• It’s tough and hardy, which makes it ideal for fabrics that may see heavy use.
  • It has a unique appearance that adds a touch of timeless beauty to any piece you might create.
  • It has a tight weave that makes it water repellent, though that property may vary depending on the fiber content you choose for your fabric.
  • Damask is easy to sew and resists fraying and unraveling, which means it is relatively easy to work with.
  • Damask is versatile and has a wide range of potential uses.

The Cons:

While Damask has several clear advantages in a variety of styles and clothing options, it does have some disadvantages that you must take into consideration when working with it.

  • The stiff quality of the fabric can make it uncomfortable in many types of everyday clothing.
  • It may wrinkle easily, which can be inappropriate for use in some types of clothing and other fabric options.
  • When it does absorb stains, they can go deep into the fabric, which means they may prove more difficult to remove.
  • Sometimes, damask can snag more easily than other types of fabric.

When to Use Damask Fabric in Your Brand

Damask fabric has a number of common uses, whether you want to use it as part of a clothing line or other types of fabric.


The heavy, hard-wearing quality of damask makes it ideal for a number of types of accessories, from luggage to purses and wallets. It is commonly featured in products that see a lot of heavy, everyday use, because the fabric is tough enough to stand up to it.

Formal Wear

Damask is generally not used as part of everyday clothing items, becasue its stiff construction makes it generally less comfortable than other types of fabrics. However, it is frequently used in formal wear, including jackets.


Damask is seen most frequently in a variety of home items. Its luxurious design makes it appopriate for all homes, while its water-resistance and durability make it appropriate for heavy use. It is often used for curtains, table linens, bed linens, and even upholstery.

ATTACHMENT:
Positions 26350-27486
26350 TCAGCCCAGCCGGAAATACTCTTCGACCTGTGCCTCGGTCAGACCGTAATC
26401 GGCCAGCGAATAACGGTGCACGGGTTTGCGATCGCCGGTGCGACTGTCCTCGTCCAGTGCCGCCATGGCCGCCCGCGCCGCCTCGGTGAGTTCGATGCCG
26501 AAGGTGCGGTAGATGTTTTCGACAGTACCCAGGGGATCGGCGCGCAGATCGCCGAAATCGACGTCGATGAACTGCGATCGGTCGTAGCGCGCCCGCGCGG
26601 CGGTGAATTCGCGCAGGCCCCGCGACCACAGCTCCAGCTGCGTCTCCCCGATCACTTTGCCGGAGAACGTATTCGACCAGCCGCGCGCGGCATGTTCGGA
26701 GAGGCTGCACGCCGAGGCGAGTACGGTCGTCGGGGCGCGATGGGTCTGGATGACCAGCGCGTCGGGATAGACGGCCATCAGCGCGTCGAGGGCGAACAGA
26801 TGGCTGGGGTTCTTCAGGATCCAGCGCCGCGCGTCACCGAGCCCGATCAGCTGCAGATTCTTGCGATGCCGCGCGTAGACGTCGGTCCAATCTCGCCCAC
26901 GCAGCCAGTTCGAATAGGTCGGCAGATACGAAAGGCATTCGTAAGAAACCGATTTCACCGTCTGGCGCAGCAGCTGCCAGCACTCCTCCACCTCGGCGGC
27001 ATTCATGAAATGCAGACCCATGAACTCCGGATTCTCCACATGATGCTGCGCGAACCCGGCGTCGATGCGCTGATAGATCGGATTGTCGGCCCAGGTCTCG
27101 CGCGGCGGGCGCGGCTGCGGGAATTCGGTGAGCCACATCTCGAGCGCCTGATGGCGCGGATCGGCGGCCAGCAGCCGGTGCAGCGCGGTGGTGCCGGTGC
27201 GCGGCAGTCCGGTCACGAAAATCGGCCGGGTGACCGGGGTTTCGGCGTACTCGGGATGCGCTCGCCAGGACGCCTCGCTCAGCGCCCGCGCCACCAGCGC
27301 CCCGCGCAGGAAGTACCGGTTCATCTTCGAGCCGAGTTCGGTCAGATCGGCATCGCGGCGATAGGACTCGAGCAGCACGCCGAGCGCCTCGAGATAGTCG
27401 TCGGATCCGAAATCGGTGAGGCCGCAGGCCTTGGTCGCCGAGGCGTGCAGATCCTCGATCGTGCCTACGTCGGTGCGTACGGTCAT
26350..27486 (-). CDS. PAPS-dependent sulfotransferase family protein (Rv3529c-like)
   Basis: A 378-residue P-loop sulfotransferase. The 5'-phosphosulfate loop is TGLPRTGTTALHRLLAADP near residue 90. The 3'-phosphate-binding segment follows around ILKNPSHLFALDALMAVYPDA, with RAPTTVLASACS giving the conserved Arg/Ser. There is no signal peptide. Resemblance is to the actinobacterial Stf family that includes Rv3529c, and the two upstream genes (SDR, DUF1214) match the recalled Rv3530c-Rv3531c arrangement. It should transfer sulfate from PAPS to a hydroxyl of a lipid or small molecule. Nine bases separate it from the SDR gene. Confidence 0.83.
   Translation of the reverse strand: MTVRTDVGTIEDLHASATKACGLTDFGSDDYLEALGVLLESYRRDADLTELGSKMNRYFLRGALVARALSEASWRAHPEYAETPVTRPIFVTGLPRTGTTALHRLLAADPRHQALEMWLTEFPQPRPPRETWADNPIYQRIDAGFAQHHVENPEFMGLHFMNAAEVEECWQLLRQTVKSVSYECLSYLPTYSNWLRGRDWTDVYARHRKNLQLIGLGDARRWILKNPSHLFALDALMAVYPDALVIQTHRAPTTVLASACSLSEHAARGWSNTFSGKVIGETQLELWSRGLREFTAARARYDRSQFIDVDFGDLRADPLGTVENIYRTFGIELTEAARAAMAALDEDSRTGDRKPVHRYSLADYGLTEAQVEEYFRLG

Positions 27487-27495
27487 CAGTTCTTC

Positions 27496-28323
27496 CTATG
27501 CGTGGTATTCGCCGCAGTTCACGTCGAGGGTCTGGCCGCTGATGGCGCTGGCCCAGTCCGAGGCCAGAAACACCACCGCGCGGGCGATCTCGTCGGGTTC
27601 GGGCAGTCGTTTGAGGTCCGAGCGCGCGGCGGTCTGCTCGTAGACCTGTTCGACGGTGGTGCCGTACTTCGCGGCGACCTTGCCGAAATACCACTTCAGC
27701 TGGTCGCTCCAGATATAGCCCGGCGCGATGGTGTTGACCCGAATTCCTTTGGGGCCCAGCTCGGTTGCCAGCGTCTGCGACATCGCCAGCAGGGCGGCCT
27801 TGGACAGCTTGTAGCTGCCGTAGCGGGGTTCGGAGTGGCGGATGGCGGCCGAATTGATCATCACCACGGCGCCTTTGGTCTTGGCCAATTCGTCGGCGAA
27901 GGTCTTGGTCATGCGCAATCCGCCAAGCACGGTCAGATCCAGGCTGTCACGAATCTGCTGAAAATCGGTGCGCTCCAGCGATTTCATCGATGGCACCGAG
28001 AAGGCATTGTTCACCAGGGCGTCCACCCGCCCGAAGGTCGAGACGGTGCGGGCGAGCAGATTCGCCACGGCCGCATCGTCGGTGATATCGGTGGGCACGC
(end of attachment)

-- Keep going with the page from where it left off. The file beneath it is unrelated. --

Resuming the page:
Is Damask the Right Fabric Choice for Your Brand?

Damask has a number of potential uses for your brand, whether you’re designing a line of evening wear or trying to create upholstery that will reflect a sense of style and elegance. Choosing the right right fabric for all your needs is critical. Take a look at the other fabric options you may want to consider for your brand, including tweedflannel, and wool, and how they might help you create the designs you’re looking for.

Nicole Giordano

Nicole is the founder of StartUp FASHION, an online resource and community supporting for independent designers around the world with building their businesses. A deep love for the craft of fashion paired with an adamant belief that success is defined by the individual, led her to found StartUp FASHION, where she helps independent designers and makers screw the traditional fashion business rules, create their own paths, and build businesses they truly love. More than anything else, she’s in the business of encouragement and works every day to remind makers and designers that they have something special to offer the world and that they can, in fact, do this thing!

Leave a Comment

Your email address will not be published. Required fields are marked *

Notify me of followup comments via e-mail. You can also subscribe without commenting.